One of the biggest reasons people turn to drugs and alcohol in the first place is to self-medicate painful and difficult emotions and sensations. Playing a musical instrument is a healthy coping mechanism by which people learn to self-soothe without the aid of drugs or alcohol.

Often the emotions and sensations that a person is trying to self-medicate are in fact symptomatic of an underlying mental health disorder, such as an anxiety disorder, major depression or bipolar disorder. Similarly, chronic pain and related mental health symptoms are often behind opiate abuse in today’s epidemic.

Playing a musical instrument is a healthy form of self-soothing. It gives people an outlet for processing anger, sadness and other difficult emotions. It also is a means by which to self-regulate emotions and manage mood swings. Whatever the tune is, that’s what sets your mood.

If someone has bipolar disorder, a mental health condition characterized by dramatic fluctuations in mood, just strumming three chords on a guitar can help them change their mood. Strum those three chords with passion and exuberance, and it will get the blood going in someone who is feeling depressed and low in energy. Strum those three chords slowly in a more mantra-like melody and it calms down someone who is feeling “hypomanic” and agitated. In this way, playing a musical instrument promotes emotional stability and is an effective mood management tool.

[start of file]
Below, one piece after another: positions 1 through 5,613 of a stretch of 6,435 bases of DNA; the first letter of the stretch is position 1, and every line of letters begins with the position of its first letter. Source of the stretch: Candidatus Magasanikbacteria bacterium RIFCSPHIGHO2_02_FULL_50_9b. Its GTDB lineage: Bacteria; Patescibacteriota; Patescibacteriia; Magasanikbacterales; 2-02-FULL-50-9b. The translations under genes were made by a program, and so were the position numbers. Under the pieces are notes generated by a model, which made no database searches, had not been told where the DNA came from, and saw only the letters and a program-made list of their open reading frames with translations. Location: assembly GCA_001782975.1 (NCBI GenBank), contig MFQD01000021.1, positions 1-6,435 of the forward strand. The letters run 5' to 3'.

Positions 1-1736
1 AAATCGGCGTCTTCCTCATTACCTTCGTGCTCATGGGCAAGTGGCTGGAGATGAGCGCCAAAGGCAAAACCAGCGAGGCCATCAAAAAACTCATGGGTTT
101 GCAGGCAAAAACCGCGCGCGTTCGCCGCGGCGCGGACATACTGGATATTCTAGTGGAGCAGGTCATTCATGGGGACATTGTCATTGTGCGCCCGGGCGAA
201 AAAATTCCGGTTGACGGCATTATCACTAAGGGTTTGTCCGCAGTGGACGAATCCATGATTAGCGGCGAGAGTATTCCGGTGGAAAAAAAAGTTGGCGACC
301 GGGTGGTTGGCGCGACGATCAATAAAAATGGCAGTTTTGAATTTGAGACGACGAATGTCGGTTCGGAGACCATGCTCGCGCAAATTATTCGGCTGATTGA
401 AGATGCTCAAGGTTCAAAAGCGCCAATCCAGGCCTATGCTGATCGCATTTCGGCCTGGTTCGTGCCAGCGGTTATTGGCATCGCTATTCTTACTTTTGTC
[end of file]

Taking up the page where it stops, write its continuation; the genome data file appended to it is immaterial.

Playing an Instrument Improves Interpersonal Skills

Interpersonal skills refer to the ability to interact, connect and communicate with others. Research has shown these skills are fundamental to mental health— but how might musical expression improve these skills?

Playing a musical instrument releases many of the inhibitions that are barriers to interpersonal connection. There’s nothing like sitting around with a guitar and jiving, singing or improvising with a small group of people. The language of music can help even the most shy and introverted person come out of their shell and connect with strangers in a peer support group.

The connections that music fosters are at a deeper, emotional level, too. For example, I’ll ask one of my groups to request a “feel good” song and then afterwards invite them to share in one word how the song made them feel. The exercise invariably returns a very interesting range of emotions, from “joyous” and “hopeful,” to “serene” and “energetic;” and in the process of sharing, people build meaningful connections with one another.

Deeper self-awareness. Less anxiety, depression and stress. Better emotional self-regulation. More effective interpersonal skills. These are just four mental health benefits of playing a musical instrument, based on my experience as a music therapist. I suspect there are more.

Gary Wayne has been a musician for over 40 years, having performed locally, nationally and internationally from his home base in South Florida. He directs the music and fine arts therapy program at FHE Health, a national addiction and mental health treatment center.